Where Social Security Benefits Are Lowest Relative to Local Housing Costs
1. San Francisco, CA
It’s no surprise that the average Social Security benefits are lowest in the uber-pricy city of San Francisco when compared with housing costs. While median annual housing expenses are $28,044, the average annual Social Security benefit is just $19,934. As a result, Social Security income covers just 71% of typical housing costs in San Francisco.
2. San Jose, CA
Retirees don’t fare much better in San Jose, which is roughly 50 miles southwest of San Francisco. Housing is even more expensive in this technology hub, where the median housing costs are $29,556. With retirees collecting $21,675 per year on average, Social Security income is just 73% of median housing expenses in San Jose.
3. Chula Vista, CA
Chula Vista is a suburb of San Diego and has the third-lowest average Social Security benefits when compared with housing costs in our study. Retirees in this city of roughly 277,000 people average $18,769 per year in Social Security benefits, which is almost 22% less than median housing expenses ($24,144).
4. Jersey City, NJ
Jersey City is located directly across the Hudson River from Manhattan and has undergone a residential construction boom in recent years. But while gleaming high-rises dot the city’s waterfront, housing expenses are significantly more than typical Social Security benefits. Median annual housing costs are $21,624, which is well above the average Social Security income ($17,612) that is collected in Jersey City.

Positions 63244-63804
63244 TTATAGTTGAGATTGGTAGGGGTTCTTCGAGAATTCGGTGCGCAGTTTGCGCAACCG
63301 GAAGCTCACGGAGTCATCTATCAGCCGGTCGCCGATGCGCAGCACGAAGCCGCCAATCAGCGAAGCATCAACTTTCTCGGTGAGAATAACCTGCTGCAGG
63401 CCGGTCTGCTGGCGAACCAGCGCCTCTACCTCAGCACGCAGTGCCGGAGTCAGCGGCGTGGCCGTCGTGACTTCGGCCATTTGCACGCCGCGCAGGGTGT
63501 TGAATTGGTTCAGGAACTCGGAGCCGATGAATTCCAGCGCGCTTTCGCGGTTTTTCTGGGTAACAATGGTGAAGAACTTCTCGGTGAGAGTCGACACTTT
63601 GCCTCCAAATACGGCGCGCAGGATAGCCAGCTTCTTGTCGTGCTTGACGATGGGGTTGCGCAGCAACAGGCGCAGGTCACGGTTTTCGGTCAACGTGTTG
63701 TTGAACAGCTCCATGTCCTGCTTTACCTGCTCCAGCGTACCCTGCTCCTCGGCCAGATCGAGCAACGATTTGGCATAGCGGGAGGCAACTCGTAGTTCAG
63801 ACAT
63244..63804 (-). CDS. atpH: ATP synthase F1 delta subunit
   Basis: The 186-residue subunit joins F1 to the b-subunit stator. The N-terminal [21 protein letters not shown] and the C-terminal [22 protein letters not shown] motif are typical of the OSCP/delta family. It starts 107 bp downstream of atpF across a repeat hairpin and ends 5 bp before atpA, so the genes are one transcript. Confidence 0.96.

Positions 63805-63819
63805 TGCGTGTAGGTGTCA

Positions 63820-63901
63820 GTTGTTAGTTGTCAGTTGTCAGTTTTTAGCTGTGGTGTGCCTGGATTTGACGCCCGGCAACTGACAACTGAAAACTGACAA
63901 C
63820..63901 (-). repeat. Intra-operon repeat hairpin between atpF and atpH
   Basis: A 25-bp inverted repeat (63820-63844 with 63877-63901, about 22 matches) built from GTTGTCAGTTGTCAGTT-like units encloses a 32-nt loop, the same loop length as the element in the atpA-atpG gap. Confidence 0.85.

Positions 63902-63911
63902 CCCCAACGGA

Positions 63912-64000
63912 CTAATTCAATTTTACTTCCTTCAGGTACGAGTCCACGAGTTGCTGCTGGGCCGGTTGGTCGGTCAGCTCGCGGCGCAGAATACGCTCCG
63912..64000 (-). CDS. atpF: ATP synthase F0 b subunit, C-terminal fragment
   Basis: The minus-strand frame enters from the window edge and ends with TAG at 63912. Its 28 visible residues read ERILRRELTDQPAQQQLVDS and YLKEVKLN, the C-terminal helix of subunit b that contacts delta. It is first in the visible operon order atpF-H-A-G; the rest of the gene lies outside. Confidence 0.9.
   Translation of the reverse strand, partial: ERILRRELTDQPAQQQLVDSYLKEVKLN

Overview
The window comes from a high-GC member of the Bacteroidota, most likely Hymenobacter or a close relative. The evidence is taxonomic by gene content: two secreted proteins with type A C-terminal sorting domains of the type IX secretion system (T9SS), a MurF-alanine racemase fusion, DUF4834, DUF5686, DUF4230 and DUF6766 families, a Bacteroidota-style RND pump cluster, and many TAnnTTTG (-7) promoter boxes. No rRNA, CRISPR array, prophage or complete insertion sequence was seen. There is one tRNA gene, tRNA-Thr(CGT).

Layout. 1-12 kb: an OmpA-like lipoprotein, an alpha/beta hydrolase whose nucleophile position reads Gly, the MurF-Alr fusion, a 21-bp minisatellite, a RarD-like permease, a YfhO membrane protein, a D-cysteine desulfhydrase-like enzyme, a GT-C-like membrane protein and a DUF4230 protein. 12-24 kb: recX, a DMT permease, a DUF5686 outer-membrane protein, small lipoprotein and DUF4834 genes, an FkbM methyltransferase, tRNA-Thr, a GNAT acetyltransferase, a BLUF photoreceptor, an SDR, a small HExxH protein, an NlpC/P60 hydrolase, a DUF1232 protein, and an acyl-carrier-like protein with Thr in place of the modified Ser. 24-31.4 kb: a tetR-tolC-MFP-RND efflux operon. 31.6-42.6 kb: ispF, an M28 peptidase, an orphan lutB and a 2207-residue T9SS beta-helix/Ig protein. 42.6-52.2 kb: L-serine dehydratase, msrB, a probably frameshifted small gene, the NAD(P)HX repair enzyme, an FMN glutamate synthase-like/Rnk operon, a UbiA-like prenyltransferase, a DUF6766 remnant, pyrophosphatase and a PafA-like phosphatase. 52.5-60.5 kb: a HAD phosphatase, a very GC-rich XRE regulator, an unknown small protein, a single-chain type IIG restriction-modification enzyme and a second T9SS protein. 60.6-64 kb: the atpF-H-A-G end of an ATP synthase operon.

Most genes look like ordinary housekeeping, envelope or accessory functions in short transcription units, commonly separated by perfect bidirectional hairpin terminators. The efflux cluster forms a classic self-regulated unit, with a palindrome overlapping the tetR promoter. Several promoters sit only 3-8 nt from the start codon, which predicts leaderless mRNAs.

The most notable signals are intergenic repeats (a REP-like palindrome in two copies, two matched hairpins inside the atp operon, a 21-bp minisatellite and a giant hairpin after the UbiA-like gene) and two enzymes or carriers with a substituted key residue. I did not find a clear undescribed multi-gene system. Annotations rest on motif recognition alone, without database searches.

5. Boston, MA
Boston is known for its rich history, vibrant culture and deep love for local sports teams. But it can also be expensive for retirees. Average annual Social Security income covers nearly 82% of median housing costs in Boston. While the average retiree in Beantown collects $18,435 in Social Security each year, median annual housing expenses in this city of roughly 654,000 people are $22,596.
Data and Methodology
To identify where Social Security are highest and lowest relative to local housing costs, we looked at data for the 100 cities with the largest populations of residents ages 65 and older. We then compared them across these metrics:
- Average Social Security income. This is the average amount of Social Security benefits collected in a year. Data comes from the Census Bureau’s 1-year American Community Survey from 2021.
- Median annual housing costs. These are the median annual housing costs for both homeowners and renters. We calculated this figure using median monthly housing costs from the Census Bureau’s 1-Year American Community Survey from 2021.
To compile our rankings, we divided average annual Social Security benefits by median annual housing costs for each city. The resulting number is the ratio the rankings are based on.
Tips for Claiming Social Security
- Run your numbers and plan ahead. Social Security plays a vital role in the retirement of most Americans. Use our Social Security Calculator to estimate how much your benefits will be based on when you claim them so you can be prepared for retirement.
- Time your benefit. By properly timing your first Social Security check, you’ll avoid a gap in your income. The Social Security Administration reminds us that your initial payment won’t arrive until the month after the one that you designate in your application. For example, if you pick September on your application, your first check will arrive in October. However, you can apply for your benefit up to four months in advance.
- Get professional advice. A financial advisor can help you plan for retirement and decide when to claim Social Security. SmartAsset’s free tool matches you with up to three vetted financial advisors in your area, and you can interview your advisor matches at no cost to decide which one is right for you. If you’re ready to find an advisor who can help you achieve your financial goals, get started now.